Click here to read the abstract of the story on The New Yorker webpage (this week’s story is available only for subscribers). Denis Johnson’s “The Largesse of the Sea Maiden” was originally published in the March 3, 2014 issue of The New Yorker.

Click for a larger image.

Click for a larger image.


I think Denis Johnson is an exceptional writer, so I was excited to find him in this week’s issue. I’ll have my thoughts up shortly.


“The Largesse of the Sea Maiden,” by Denis Johnson, is a loose collection of memories that trouble Bill Whitman, a 63-year-old ad-man. In fact, throughout these ten vignettes, Whitman is troubled by thoughts of “repentance and regret,” is troubled by his “crimes” against his first wives, is “confused” by his relationships to other people, is nagged by his relationship to his work (it seems to leave his bowels “in flames”), and throughout, although art beckons to him, he has trouble answering its call.

The reader is troubled by the dreamlike quality of almost every vignette, and even more troubled by the cool distance at which Whitman holds everyone else that he knows. Johnson, a Christian, has placed Whitman in the neighborhood of a couple of churches, but Whitman scarcely notices, just as he scarcely notices his wife Elaine, except to say she is a good cook and a good companion, just as he hardly seems to notice the art he mentions in almost every vignette.

He seems like a contemporary Prufrock, a cool man in blazer and tasseled loafers, lost amid the plenty of life.

I enjoyed this peculiar piece of writing. In places Whitman seemed deranged, like a character from Poe, and in places, the vignettes that Whit recounts feel more like the bad dreams he tells us he suffers from.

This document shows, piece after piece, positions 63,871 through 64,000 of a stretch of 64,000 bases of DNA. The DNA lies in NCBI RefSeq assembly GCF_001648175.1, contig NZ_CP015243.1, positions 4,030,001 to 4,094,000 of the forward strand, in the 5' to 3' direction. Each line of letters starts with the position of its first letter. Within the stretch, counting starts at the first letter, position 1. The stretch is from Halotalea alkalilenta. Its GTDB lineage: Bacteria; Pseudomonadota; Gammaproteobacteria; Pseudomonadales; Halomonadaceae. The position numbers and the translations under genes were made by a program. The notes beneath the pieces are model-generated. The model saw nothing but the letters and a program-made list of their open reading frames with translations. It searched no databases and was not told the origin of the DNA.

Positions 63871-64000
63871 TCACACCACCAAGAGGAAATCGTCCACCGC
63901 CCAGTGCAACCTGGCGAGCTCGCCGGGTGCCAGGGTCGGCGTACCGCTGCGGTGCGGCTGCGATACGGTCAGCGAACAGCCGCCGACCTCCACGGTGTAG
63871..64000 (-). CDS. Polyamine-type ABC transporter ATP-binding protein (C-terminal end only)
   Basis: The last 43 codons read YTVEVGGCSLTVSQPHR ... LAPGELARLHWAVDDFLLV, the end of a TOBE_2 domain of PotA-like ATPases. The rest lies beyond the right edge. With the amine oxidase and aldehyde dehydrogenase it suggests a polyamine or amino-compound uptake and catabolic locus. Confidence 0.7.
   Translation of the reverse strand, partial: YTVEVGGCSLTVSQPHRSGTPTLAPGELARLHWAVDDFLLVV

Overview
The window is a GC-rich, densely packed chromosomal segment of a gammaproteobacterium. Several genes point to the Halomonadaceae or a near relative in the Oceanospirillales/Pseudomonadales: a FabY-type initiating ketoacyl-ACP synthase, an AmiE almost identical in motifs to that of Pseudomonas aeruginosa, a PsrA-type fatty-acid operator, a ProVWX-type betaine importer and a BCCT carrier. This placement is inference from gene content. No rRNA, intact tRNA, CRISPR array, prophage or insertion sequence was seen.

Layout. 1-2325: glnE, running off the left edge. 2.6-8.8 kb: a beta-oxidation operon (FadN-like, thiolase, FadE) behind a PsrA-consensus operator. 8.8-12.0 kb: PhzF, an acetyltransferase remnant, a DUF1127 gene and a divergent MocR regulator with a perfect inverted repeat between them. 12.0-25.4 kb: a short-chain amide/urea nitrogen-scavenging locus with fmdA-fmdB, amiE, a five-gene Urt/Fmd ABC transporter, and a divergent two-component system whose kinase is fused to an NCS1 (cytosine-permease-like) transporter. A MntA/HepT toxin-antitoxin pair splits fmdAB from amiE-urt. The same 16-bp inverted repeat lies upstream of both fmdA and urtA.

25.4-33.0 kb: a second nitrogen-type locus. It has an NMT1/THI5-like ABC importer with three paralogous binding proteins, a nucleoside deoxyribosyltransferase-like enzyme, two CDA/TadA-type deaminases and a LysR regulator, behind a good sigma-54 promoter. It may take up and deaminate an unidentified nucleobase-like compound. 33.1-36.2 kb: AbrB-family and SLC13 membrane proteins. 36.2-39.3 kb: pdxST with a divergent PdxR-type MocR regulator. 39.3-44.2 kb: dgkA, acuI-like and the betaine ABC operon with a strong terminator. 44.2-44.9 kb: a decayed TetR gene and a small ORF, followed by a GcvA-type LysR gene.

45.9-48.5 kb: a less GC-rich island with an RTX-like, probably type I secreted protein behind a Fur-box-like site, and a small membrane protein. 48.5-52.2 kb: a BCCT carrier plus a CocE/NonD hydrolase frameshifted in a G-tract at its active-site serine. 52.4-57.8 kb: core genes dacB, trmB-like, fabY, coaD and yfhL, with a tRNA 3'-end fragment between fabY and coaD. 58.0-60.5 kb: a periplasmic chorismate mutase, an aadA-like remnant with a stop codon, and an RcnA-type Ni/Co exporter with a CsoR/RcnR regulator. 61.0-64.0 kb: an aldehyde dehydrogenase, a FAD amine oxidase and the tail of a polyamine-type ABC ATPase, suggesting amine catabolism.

What I think made the story work for me was that in places, like the rest of us, Whit seems on the verge of some kind of recognition, but just like the rest of us he usually stops short before he can reach any kind of revelation. Amputation is a theme that is introduced in the first vignette, as if Johnson is warning us that this will be a theme. In Whit’s case, the amputation is a way of describing his distanced, pained involvement in regular life. He is a man distanced from his wife, and almost divorced from his grown daughters. It is as if his family, his friends, his work, his art, and his religion are all phantom limbs. In fact, this is a man who is greyed out: he seems to have no sexual being, despite having had three wives. It is as if his sexual life has been amputated as well.

I also liked the note of the bizarre — the bizarre that lies just beneath the surface of ordinary life. In the fourth vignette, one of his former wives calls to say she is dying and to say she wants to “forgive” him. Whit apparently apologizes for his silences, his secrets, his infidelities and his lies, enough so that the former wife hangs up. Trouble is, Whit is not sure if he was talking with his first wife, Ginny, or his second wife, Jenny. No matter, he thinks. In the end, he says, “both sets of crimes had been the same.”